alexa Transfer of the CFTR gene to the lung of nonhuman primates with E1-deleted, E2a-defective recombinant adenoviruses: a preclinical toxicology study.
Genetics & Molecular Biology

Genetics & Molecular Biology

Journal of Genetic Syndromes & Gene Therapy

Author(s): Goldman MJ, Litzky LA, Engelhardt JF, Wilson JM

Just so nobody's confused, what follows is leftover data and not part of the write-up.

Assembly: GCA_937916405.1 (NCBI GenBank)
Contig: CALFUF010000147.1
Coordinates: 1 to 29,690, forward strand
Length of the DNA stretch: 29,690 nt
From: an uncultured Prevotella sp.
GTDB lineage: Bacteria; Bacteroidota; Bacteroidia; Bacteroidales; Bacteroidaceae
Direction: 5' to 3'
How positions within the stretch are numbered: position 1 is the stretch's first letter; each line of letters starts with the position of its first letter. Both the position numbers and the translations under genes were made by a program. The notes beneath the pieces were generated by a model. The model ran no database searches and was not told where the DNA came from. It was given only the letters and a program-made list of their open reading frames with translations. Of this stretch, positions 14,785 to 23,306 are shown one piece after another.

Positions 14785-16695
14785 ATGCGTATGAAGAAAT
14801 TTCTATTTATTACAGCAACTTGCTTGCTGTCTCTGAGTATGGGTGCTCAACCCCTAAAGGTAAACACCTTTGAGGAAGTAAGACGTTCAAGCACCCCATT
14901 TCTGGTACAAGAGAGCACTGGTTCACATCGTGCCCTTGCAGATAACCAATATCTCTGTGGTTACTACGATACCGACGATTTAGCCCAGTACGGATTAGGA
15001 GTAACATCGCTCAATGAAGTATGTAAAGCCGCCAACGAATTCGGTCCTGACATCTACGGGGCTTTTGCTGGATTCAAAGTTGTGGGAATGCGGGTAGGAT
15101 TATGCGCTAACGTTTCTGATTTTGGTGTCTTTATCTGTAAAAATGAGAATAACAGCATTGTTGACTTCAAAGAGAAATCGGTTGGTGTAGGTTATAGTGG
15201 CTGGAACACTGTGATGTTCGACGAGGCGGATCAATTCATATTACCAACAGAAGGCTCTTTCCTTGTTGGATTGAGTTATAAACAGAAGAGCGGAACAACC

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Abstract This paper describes a preclinical toxicology study designed to investigate the biological efficacy and safety profile of second-generation adenovirus for CFTR gene transfer into the baboon lung. This second-generation virus is deleted of E1 and contains a temperature-sensitive mutation in the E2a gene, which encodes a defective DNA-binding protein. Two distinct projects were undertaken. Group A animals received a first-generation adenovirus (i.e., deleted of E1) in an upper lobe at the time a second-generation virus was instilled into the contralateral upper lobe. The goal of study A was to compare the biology of each construct directly and to determine if an immune response to the first-generation virus affected the performance of the second-generation virus. Group B animals received a lacZ second-generation virus in an upper lobe at the same time the CFTR second-generation virus was instilled in the other upper lobe. Necropsies were performed 4 or 21 days after gene transfer and tissues were evaluated for recombinant gene expression and histopathology. Using a second-generation adenovirus, recombinant gene stability was prolonged and associated with a diminished level of perivascular inflammation as compared to first-generation vectors. Markedly diminished levels of hexon protein were present in tissues infected with second-generation as compared to first-generation virus. No evidence of viral shedding was evident. Furthermore, coadministration of first- and second-generation adenovirus did not affect the stability of transgene expression from the second-generation virus. These data suggest that second-generation adenoviral vectors provide an improved gene delivery vehicle, and thus may be useful in gene therapy for cystic fibrosis. This article was published in Hum Gene Ther and referenced in Journal of Genetic Syndromes & Gene Therapy

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